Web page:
Over the past five years, the Guyana media has been constantly publishing information on a number of mega projects that have received government endorsement, in many cases, government and government agencies exchanging letters of intent; signing memoranda of understanding, agreements in principle, and apparent firm agreements; and granting franchises to companies and organizations for their implementation.. While being cognizant of the fact that projects of this scope normally have long gestation periods, I have tried to keep track of their progress with a view to determining the probability of them coming to fruition. We appear to be inculcating a mega project fetish, and an alacrity to endorse the spurious ideas and proposals of a new breed of entrepreneurs, without even pausing to investigate the viability of their proposals, or even their bona fides, to determine their business acumen, their technical expertise or their capability to raise the finance associated with these projects before endorsing them and announcing them to the nation and to the rest of the world. This approach appears consistent with the proverbial drowning man grabbing at straws- often, almost in childlike fashion accepting, without question, anything that appears to involve massive investment, as a solution to our economic problems. What these announcements do is raise the hopes and expectations of the Guyanese people only to have them dashed when the projects simply disappear from the radar screen, and also expose us to ridicule in the eyes of the rest of the world. Just to mention the most notorious of these projects:
In July 2003, the domestic and certain foreign media were inundated with reports of the US$10 billion Investe Brazil project which would convert the undeveloped Roraima State of Brazil, to an industrialized region with a buzzing industrial zone in Boa Vista, finally satisfying the perennial Guyanese dream of a paved highway linking Boa Vista with a deep water port on the Guyana Atlantic coast, construct a massive hydropower project somewhere in Guyana, burst open the Guyanese hinterland to a flow of inhabitants and foster the establishment of a myriad of industrial and agricultural projects all the way from Linden to Lethem.
I well remember the excitement aroused in Guyana by this project- the frenzied signing of memoranda of understanding and the dispatch of a high powered delegation to Brazilia to discuss the project, and the heated domestic debate over the best location for the deep-water port.. In my letter to Stabroek News in July of the same year, I questioned the basic viability of the project and suggested that Guyanese temper their excitement, pointing out that the Roraima State did not possess the economic fundamentals to justify the development of a project of the magnitude envisaged, that Guyana did not have the population, nor the ability to attract immigrants to develop the territory to be traversed by the road, nor could I see the economic justification for the investment needed for an outlet to the Atlantic through Guyana when Boa Vista already had paved road access to the Atlantic via fully developed and operational deep water ports at Manaus on the Amazon and Porto Ordaz on the Orinoco. I further expressed skepticism about the US$2 million feasibility study and the finalization of contracts for work on certain stages of the project in less than six months from the date of the announcement.. I have been trying for the past three years to get a progress report on the project and was not surprised when I read, a few weeks ago that Investe Brazil had gone into liquidation – a development that probably explains the Guyana Government’s recent commissioning of a fourth feasibility study of the Road to Brazil.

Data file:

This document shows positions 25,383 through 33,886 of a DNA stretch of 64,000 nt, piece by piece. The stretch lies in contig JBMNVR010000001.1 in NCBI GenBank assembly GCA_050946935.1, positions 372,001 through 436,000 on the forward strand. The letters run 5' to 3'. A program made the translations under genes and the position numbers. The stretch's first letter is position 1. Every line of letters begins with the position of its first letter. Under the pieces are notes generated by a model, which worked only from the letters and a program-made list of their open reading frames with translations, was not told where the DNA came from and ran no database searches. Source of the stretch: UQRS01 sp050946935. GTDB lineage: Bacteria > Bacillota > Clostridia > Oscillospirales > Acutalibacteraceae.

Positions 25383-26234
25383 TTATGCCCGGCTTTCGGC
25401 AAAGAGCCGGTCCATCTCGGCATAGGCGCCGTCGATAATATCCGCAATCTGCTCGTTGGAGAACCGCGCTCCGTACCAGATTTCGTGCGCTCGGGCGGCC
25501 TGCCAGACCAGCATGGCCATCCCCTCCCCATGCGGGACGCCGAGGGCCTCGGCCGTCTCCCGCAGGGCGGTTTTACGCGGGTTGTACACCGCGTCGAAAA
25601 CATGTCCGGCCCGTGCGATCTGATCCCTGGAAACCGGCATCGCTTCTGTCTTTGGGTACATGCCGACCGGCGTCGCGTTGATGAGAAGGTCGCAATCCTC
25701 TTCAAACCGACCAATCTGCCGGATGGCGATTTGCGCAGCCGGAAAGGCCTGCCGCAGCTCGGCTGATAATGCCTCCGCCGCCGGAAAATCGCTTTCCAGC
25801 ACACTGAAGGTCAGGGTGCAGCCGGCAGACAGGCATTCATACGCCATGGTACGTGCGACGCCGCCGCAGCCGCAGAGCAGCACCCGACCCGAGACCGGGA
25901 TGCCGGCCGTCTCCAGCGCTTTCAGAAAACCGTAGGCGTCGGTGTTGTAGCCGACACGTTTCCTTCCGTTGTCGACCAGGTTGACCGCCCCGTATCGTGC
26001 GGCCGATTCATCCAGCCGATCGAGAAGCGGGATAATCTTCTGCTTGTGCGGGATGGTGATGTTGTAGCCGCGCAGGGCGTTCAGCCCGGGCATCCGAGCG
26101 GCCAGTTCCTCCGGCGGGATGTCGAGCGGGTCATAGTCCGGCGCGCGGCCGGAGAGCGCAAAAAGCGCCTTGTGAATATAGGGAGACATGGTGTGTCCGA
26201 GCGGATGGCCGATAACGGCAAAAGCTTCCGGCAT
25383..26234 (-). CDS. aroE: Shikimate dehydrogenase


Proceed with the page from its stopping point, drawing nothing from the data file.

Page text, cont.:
In 2006, there was again heightened interest and excitement over the Alcoa Trinidad aluminum smelter with what was considered a firm agreement for the construction of an alumina refinery in Guyana to satisfy the second stage of the project. Again there was the flurry of activity with visits by high level Government officials to Trinidad to discuss the alumina refinery and explore the possibility of Guyana bauxite being involved in the first stage of the project. Again I warned, in a Stabroek News letter that “the Trinidad smelter was not a done deal” since the field of aluminum was littered with similar projects which never saw the light of day, that my interpretation of the report on the statement by the Prime Minister of Trinidad about a Guyana refinery did not amount to an agreement but probably just a suggestion, that I could not see the economic justification for an alumina refinery in Guyana to supply a Trinidad smelter when Alcoa was already in the process of significantly increasing alumina capacity in Suriname, Jamaica and Brazil, and had substantial capacity in Spain and the US that could economically supply that smelter, and that, in any case, the likely time line for the development of the Alcoa project would hardly allow for a Guyana alumina refinery before 2020. The trail appears to have gone cold on the Trinidad smelter due, it is reported to widespread protests from residents of the villages close to the location identified for the smelter, environmental groups over the negative environmental impact of the smelter, and local economists and politicians who saw the utilization of the country’s gas resources for providing subsidized power for an aluminium smelter as an inefficient allocation of the country’s resources. However, while this project appears to be in limbo, the Trinidad government is engaged in negotiations for two other smelters at a different location with no mention of a Guyana alumina refinery being involved. These projects are already being subjected to some of the same environmental, economic and political pressures as the Alcoa project, now supported by seismologists questioning the geological stability of the new location, and are likely to experience the same fate, placing in jeopardy, the prospect of a Guyana alumina refinery, piggy-backing on a Trinidad aluminuim smelter.